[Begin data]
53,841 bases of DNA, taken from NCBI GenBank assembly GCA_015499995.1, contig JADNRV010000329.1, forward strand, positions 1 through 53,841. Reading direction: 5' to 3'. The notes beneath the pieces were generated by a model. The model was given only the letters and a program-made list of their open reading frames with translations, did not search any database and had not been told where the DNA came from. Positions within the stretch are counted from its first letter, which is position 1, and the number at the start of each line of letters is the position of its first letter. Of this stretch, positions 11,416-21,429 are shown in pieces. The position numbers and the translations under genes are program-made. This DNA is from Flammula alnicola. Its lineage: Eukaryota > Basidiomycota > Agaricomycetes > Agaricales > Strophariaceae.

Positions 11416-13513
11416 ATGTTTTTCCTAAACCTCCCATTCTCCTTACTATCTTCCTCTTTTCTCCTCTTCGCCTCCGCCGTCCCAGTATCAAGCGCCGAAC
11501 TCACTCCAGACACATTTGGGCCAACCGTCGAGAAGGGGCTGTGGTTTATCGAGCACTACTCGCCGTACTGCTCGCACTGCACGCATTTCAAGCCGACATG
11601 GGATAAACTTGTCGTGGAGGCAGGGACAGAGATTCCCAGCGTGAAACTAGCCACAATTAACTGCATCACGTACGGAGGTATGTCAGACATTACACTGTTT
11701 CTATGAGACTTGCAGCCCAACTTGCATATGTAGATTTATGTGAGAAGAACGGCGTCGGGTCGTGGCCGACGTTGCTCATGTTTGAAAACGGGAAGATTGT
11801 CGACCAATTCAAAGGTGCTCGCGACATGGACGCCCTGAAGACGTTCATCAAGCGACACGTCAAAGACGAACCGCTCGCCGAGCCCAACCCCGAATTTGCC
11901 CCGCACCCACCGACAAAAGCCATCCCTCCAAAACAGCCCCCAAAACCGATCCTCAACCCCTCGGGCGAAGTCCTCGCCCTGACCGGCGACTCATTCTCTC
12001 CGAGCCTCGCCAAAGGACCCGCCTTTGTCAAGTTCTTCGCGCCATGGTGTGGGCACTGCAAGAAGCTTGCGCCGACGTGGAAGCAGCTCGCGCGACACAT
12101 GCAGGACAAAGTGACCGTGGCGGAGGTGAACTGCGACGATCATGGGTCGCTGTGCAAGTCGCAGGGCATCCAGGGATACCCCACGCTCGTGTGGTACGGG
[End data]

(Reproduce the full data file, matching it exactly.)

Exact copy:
53,841 bases of DNA, taken from NCBI GenBank assembly GCA_015499995.1, contig JADNRV010000329.1, forward strand, positions 1 through 53,841. Reading direction: 5' to 3'. The notes beneath the pieces were generated by a model. The model was given only the letters and a program-made list of their open reading frames with translations, did not search any database and had not been told where the DNA came from. Positions within the stretch are counted from its first letter, which is position 1, and the number at the start of each line of letters is the position of its first letter. Of this stretch, positions 11,416-21,429 are shown in pieces. The position numbers and the translations under genes are program-made. This DNA is from Flammula alnicola. Its lineage: Eukaryota > Basidiomycota > Agaricomycetes > Agaricales > Strophariaceae.

Positions 11416-13513
11416 ATGTTTTTCCTAAACCTCCCATTCTCCTTACTATCTTCCTCTTTTCTCCTCTTCGCCTCCGCCGTCCCAGTATCAAGCGCCGAAC
11501 TCACTCCAGACACATTTGGGCCAACCGTCGAGAAGGGGCTGTGGTTTATCGAGCACTACTCGCCGTACTGCTCGCACTGCACGCATTTCAAGCCGACATG
11601 GGATAAACTTGTCGTGGAGGCAGGGACAGAGATTCCCAGCGTGAAACTAGCCACAATTAACTGCATCACGTACGGAGGTATGTCAGACATTACACTGTTT
11701 CTATGAGACTTGCAGCCCAACTTGCATATGTAGATTTATGTGAGAAGAACGGCGTCGGGTCGTGGCCGACGTTGCTCATGTTTGAAAACGGGAAGATTGT
11801 CGACCAATTCAAAGGTGCTCGCGACATGGACGCCCTGAAGACGTTCATCAAGCGACACGTCAAAGACGAACCGCTCGCCGAGCCCAACCCCGAATTTGCC
11901 CCGCACCCACCGACAAAAGCCATCCCTCCAAAACAGCCCCCAAAACCGATCCTCAACCCCTCGGGCGAAGTCCTCGCCCTGACCGGCGACTCATTCTCTC
12001 CGAGCCTCGCCAAAGGACCCGCCTTTGTCAAGTTCTTCGCGCCATGGTGTGGGCACTGCAAGAAGCTTGCGCCGACGTGGAAGCAGCTCGCGCGACACAT
12101 GCAGGACAAAGTGACCGTGGCGGAGGTGAACTGCGACGATCATGGGTCGCTGTGCAAGTCGCAGGGCATCCAGGGATACCCCACGCTCGTGTGGTACGGG